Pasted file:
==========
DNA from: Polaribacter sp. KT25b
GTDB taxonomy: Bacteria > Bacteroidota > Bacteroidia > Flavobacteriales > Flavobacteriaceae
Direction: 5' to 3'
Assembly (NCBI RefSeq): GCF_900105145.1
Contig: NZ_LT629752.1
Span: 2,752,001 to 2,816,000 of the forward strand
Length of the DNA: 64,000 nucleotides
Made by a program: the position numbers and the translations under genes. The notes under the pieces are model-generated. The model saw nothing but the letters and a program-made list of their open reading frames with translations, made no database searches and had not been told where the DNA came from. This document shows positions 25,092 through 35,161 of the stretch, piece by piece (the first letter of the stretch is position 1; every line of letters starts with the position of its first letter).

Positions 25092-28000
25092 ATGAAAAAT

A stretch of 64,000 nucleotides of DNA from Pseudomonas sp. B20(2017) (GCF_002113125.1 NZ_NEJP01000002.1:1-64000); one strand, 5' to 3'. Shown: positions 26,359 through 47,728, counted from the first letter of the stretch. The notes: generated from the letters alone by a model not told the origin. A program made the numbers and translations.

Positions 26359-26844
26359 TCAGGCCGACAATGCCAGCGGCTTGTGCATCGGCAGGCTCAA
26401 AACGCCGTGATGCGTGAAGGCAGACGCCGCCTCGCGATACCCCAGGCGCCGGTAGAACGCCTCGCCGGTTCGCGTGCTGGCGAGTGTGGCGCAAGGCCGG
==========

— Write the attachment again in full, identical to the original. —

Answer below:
DNA from: Polaribacter sp. KT25b
GTDB taxonomy: Bacteria > Bacteroidota > Bacteroidia > Flavobacteriales > Flavobacteriaceae
Direction: 5' to 3'
Assembly (NCBI RefSeq): GCF_900105145.1
Contig: NZ_LT629752.1
Span: 2,752,001 to 2,816,000 of the forward strand
Length of the DNA: 64,000 nucleotides
Made by a program: the position numbers and the translations under genes. The notes under the pieces are model-generated. The model saw nothing but the letters and a program-made list of their open reading frames with translations, made no database searches and had not been told where the DNA came from. This document shows positions 25,092 through 35,161 of the stretch, piece by piece (the first letter of the stretch is position 1; every line of letters starts with the position of its first letter).

Positions 25092-28000
25092 ATGAAAAAT

A stretch of 64,000 nucleotides of DNA from Pseudomonas sp. B20(2017) (GCF_002113125.1 NZ_NEJP01000002.1:1-64000); one strand, 5' to 3'. Shown: positions 26,359 through 47,728, counted from the first letter of the stretch. The notes: generated from the letters alone by a model not told the origin. A program made the numbers and translations.

Positions 26359-26844
26359 TCAGGCCGACAATGCCAGCGGCTTGTGCATCGGCAGGCTCAA
26401 AACGCCGTGATGCGTGAAGGCAGACGCCGCCTCGCGATACCCCAGGCGCCGGTAGAACGCCTCGCCGGTTCGCGTGCTGGCGAGTGTGGCGCAAGGCCGG